This is a comics blog, so let's take the Fantastic Four as an example. That's a huge body of work as well, a long story that's been going on for decades. It's been written by a plethora of different hands, and most of that story is canon. In spite of continuity clean-ups over the years, there are no doubt conflicting -- even contradictory -- plot points within the accepted canon. Human error demands it. Fans will find them, point them out, and choose to accept them, reject them, or explain them away. It's par for the course.

Fans will also find lots of goofy, dated material to laugh at. The humor may or may not be intentional, but in the end, it really doesn't matter because the people who take the time to read and find the goofy stuff probably have at least some respect for the work as a whole. They know that they'll read stories that are perplexing, pulse-pounding, poignant, even downright poetic*, and it's all worth it. (Well, most of it.)

The Bible is kind of like that. The multitude of writers; the contradictions; the cool stories; the poetry; and the laws about stoning oxen. Yes, the Bible is a million times more important than the Fantastic Four, but it seems to me this mindset works, or can work, whether you're tackling King James or King Kirby.

Seeing as it comes down to the ability to laugh at things, it might even be healthy!


*And they won't agree about the designations.

Friday, May 12, 2006

Fantastically Dexterous

I always did love a good meeting of the well-spoken minds...

No subtext, I hope
From Fantastic Four #28 (reprinted in Essential Fantastic Four Volume 2)

Thursday, May 11, 2006

On 10 May, 2006

When I go to my LCS, usually mid-afternoon on Wednesday of late, there typically aren't many people there. I usually just chat with S. who, as it turns out, is a Marvel kinda guy. T., a DC guy, is cool, too, and knows what I like to read better than I do by now, but S. and I have more to talk about. At least, that's how it seems.

This week, though, I chatted a bit with another customer instead. He was a middle-aged (I think) guy, wearing an ID card from a local hospital (already, a good first impression!), just browsing the comics on the wall as I was. Comfortable guy. So I asked him what I now realize is probably just an idiot newbie question, which I swear I'll never ask again: "So, are you a Marvel, DC, or indie guy?" Or maybe it was "fan," not "guy." Something like that. Whatever. You get the gist. Dumb question however it's phrased. He's a DC, some Marvel. He asked me in turn. "Mostly Marvel." We chatted a bit, mostly about Infinite Crisis, how to understand it I might have to pick up the first Crisis. He pulled Crisis on Multiple Earths 4 off the shelf, flipped through it. Volume 4? Yeesh. He explained that it really wasn't a part of Crisis on Infinite Earths, but... still. (S. is probably right; there are better things for me to spend my money on, meaning things I actually care about.) Anyway... A quick chat about how many layers the DC 'verse has, how much simpler Marvel's is. I came off sounding like a simple-minded idiot but... eh. (I don't want to have to keep track of three competing Captain Americas on a regular basis. That's not wrong, is it?)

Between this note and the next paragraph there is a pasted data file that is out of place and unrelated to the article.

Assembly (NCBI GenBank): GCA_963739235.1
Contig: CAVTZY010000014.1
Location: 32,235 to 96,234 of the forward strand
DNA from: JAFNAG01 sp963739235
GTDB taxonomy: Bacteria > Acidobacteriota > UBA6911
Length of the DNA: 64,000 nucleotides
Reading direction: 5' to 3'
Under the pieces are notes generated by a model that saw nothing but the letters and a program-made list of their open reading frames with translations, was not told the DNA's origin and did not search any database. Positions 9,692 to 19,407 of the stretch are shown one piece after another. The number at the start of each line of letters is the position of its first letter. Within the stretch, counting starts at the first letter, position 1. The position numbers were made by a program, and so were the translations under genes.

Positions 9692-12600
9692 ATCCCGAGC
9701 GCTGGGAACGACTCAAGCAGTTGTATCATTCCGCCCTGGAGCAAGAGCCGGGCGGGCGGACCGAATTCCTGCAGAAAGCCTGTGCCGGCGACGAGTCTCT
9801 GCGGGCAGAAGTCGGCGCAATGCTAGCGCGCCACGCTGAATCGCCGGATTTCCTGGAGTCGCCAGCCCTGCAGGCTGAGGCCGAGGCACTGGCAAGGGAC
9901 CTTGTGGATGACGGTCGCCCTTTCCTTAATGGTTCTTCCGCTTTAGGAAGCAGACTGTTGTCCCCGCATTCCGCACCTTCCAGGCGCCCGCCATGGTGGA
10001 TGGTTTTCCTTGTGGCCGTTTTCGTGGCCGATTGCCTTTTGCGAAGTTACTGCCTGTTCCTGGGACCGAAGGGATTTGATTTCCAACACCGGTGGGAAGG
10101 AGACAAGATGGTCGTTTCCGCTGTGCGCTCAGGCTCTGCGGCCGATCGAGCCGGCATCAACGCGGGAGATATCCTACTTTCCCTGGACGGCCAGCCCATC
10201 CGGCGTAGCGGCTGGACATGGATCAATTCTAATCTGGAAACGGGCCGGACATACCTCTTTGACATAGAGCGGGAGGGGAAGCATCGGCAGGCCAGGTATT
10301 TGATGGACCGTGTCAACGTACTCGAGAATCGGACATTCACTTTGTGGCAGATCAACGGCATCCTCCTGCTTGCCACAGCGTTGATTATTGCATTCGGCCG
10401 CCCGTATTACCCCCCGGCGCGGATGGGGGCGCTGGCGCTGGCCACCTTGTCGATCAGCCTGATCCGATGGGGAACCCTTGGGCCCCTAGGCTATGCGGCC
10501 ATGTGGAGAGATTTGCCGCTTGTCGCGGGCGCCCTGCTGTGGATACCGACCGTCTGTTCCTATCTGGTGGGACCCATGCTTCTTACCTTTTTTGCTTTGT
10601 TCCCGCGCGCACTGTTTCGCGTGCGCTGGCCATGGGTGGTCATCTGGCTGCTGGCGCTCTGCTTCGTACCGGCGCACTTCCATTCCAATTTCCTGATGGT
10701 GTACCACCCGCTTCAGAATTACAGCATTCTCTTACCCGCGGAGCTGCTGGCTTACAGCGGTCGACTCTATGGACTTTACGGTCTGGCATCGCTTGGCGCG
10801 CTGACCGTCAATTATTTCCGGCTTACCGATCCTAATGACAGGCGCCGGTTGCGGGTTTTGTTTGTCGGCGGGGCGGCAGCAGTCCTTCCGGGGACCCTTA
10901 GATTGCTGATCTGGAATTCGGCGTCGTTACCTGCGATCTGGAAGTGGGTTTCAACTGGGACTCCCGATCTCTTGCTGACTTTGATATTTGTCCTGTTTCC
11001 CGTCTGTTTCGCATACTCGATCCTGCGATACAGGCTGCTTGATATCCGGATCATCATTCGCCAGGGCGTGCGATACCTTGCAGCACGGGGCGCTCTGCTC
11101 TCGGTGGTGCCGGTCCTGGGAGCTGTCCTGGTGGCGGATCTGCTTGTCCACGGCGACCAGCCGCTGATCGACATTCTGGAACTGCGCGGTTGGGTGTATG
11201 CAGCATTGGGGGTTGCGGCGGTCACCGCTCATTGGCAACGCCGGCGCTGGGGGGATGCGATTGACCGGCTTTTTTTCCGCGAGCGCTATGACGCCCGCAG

So I went to check out, with my three Marvels and two indies. He followed shortly thereafter, a copy of Infinite Crisis #7 proudly in hand. I sort of showed him what I had, but with that She-Hulk cover in there... Okay, yeah, awkward.

At that, I paid, and went on my embarrassed little way, back to the mind-numbing boredom of student work, and the anticipation of reading my modest little haul.

FYI. On an unrelated note, David of Yet Another Comics Blog is generously holding Free Comic Book Month 2, and there is still time to enter.

Reading music: Liz Carroll and John Doyle: In Play

--Warning: Spoilers ahead--


Lions, Tigers and Bears Vol 2. #1 : Oh, gosh, that's adorable. Living stuffed animals and good little children versus the evil beasties. I think this might be something worth passing on to my younger cousins. Might even be worth finishing out, since it's a mini-series, not an ongoing. Hard not to enjoy this. So mind-numbingly cute...

Do I Know What I Just Read? Yes
Do I Care? Sort of, yeah.


Fantastic Four: First Family #3: Okay. Sue displays force-field powers early on (and is therefore not totally useless), in a way that actually fits with the established origin. Plus, it's awesome. There's enough hostage-bait Sue in the early Kirby/Lee days. We don't need any more of that in this day and age.

Not sure what to make of Reed's adversary, especially since he shows up (sort of) in the middle of a big fight with that giant iguana monster. (It was a most excellent battle.)

Do I Know What I Just Read? Yes.
Do I Care? Yes.

She-Hulk 2 #7: Let it be first noted that Dan Slott has found a way to make the Hank Pym joke without coming across as crass. Hardly the highlight of the issue, but still worth noting.

But really, on to the comic. Starfox is creepy. Everybody knows this. He is, apparently, endowed with enough power to turn a straight man gay. Not (in the immortal words of Jerry Seinfeld) that there's anything wrong with that, at least not the sexual orientation aspect. But the turning? There is something awfully wrong about that. I don't care who the victim was. But Eros of Titan gets what's coming to him, as does She-Hulk's gamma charger in a related event, and the whole scene is more satisfying than it really has any right to be. (Needless to say, Starfox may not be wooing anybody for a while, in the event that he ever does again.)